Cholesterol Guidelines for Kids Need a Second Look

Cholesterol Guidelines for Kids Need a Second Look

Reported August 07, 2009

(Ivanhoe Newswire) — With an obesity epidemic brewing among U.S. children, there is concern that overweight and obese children need to be screened for chronic medical conditions including high cholesterol levels. University of Michigan researchers have determined, however, that body fat is not an effective indicator of high cholesterol in children.

Pediatricians Joyce Lee, M.D., MPH, and Matthew Davis, M.D., MAPP led the study. “We found, actually, that using body mass index to find kids with high cholesterol does not work well,” Lee, assistant professor in the Department of Pediatrics and Communicable Diseases at the U-M Medical School is quoted as saying. “There were many overweight and obese kids who had normal cholesterol, and there were a fair number of healthy-weight kids who had high cholesterol.”

The study was conducted in response to the American Academy of Pediatrics (AAP) revision of its cholesterol screening guidelines in July 2008, advocating a cholesterol check for kids who have increased risk of heart disease. Generally, that means all children who are overweight or obese, which is about 30 percent of kids in the U.S.



“Our results indicate that the AAP guidelines for cholesterol screening in kids may need to be revised,” said Lee. “Otherwise, we may be missing high cholesterol in some kids and unnecessarily testing others.”

The authors performed the study using national data from thousands of children to see whether ‘body mass index’ (BMI), a measure of body fat based on height and weight, is a reliable way to identify children with high cholesterol levels. They looked at the relationships of BMI to total cholesterol and to low density lipoprotein (LDL), or “bad,” cholesterol.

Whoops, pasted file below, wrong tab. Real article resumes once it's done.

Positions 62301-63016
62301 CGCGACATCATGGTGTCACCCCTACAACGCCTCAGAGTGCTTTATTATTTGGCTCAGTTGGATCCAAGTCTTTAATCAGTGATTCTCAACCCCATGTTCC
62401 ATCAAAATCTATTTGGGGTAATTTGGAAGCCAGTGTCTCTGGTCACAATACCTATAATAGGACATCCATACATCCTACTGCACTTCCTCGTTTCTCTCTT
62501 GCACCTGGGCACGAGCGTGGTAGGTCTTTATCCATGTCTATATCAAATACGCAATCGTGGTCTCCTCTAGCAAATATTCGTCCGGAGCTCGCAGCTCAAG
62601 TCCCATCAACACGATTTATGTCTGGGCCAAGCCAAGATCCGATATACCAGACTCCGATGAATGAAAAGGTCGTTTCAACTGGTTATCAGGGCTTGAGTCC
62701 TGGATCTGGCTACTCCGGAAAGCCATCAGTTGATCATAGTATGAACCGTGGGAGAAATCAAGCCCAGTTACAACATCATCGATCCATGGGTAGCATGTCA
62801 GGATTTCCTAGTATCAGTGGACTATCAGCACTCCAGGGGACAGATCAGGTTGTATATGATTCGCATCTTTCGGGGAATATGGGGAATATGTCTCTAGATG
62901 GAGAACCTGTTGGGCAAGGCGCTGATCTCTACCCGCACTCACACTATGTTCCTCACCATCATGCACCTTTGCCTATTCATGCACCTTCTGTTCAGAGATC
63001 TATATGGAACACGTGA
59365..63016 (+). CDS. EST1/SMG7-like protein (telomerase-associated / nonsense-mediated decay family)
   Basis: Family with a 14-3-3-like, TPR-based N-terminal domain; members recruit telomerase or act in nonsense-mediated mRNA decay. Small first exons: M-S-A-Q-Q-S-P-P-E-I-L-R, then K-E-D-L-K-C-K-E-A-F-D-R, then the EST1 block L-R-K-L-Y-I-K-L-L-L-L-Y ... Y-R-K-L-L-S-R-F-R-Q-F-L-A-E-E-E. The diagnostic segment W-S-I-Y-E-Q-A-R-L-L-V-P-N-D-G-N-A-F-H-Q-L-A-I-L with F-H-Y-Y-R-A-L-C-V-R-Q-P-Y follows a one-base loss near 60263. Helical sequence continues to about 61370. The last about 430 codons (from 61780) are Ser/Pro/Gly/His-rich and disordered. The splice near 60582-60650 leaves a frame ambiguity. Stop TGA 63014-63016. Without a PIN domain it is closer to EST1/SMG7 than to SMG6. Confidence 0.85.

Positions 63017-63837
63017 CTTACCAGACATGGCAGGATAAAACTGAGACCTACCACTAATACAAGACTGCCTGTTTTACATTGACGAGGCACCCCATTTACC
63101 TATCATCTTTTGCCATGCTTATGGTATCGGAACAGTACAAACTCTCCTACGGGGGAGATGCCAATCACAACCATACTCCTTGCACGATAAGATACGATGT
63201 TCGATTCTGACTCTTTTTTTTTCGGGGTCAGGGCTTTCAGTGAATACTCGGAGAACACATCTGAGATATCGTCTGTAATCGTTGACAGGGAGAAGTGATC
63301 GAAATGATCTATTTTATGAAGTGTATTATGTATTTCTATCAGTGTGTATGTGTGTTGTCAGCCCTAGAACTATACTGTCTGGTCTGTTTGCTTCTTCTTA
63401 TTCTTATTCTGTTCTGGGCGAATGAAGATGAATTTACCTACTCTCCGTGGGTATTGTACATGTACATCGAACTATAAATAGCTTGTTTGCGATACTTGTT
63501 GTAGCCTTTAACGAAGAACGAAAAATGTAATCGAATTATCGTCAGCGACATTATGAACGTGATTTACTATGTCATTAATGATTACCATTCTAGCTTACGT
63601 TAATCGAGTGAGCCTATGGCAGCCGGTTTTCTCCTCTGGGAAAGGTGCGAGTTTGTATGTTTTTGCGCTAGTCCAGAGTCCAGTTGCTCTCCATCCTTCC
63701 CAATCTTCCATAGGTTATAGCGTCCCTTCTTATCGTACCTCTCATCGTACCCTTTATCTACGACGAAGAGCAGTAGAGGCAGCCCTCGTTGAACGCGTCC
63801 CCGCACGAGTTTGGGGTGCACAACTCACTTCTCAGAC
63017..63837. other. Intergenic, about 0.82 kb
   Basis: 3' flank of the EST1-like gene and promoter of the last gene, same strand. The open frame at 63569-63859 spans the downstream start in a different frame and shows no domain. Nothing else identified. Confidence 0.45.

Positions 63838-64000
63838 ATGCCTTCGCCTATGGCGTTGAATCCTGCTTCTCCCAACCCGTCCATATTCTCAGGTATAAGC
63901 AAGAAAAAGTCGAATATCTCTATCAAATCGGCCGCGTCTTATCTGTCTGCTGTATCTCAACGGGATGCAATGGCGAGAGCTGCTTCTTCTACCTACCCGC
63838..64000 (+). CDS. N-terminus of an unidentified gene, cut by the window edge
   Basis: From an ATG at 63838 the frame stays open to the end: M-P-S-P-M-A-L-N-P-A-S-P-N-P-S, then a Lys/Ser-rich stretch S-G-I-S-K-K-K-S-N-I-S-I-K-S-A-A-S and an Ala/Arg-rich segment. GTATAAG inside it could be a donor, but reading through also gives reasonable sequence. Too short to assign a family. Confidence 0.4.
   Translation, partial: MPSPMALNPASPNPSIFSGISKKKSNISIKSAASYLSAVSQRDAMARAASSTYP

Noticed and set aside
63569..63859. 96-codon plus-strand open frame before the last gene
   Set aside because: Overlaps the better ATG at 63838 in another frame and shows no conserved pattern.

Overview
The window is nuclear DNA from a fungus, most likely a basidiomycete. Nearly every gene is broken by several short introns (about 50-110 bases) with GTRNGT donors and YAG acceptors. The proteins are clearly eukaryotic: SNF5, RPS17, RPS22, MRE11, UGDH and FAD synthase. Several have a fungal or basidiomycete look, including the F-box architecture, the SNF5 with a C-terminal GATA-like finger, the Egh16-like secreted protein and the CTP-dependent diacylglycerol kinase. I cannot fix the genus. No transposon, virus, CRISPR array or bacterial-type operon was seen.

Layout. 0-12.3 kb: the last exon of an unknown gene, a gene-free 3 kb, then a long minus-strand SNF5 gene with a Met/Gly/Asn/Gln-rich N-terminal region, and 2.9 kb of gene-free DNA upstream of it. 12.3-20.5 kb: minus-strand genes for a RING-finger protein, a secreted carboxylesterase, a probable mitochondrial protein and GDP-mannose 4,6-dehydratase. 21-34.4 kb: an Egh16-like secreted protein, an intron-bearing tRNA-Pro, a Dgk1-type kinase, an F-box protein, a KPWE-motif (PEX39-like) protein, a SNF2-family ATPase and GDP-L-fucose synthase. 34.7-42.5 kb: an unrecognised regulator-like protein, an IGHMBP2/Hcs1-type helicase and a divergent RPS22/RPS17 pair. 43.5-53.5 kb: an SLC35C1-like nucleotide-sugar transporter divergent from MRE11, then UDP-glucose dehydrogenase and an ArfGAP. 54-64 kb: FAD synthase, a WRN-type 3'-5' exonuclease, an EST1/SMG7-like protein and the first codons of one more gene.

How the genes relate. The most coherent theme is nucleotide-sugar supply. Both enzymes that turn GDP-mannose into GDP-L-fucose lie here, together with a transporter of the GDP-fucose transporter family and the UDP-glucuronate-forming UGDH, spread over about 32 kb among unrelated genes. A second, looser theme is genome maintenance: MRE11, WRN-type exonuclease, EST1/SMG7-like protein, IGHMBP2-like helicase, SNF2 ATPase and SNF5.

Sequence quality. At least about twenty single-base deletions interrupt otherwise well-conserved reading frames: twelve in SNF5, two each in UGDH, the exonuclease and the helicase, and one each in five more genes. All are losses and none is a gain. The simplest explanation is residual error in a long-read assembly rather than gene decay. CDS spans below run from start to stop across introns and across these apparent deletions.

Children were classified as overweight if their BMI was between the 85th and 95th percentiles, and defined as obese if their BMI was greater than the 95th percentile for weight based on age and height. Children had abnormal cholesterol levels if they had total cholesterol greater than 200 mg/dl or LDL cholesterol level of greater than 130 mg/dl.

This study found that screening all overweight or obese children would identify approximately 50 percent of children with abnormal cholesterol levels, but would also lead to unnecessary testing for up to 30 percent of children.

Other studies have looked at additional screening strategies for abnormal cholesterol in children on the basis of family history of early heart disease or high cholesterol. But as Lee notes, “A positive family history also performs poorly for identifying children with high cholesterol levels. Therefore, it may be more efficient for the AAP to recommend a public health campaign to reduce cholesterol among all children, rather than screening high-risk groups.”

SOURCE: Archives of Pediatric and Adolescent Medicine, August 3, 2009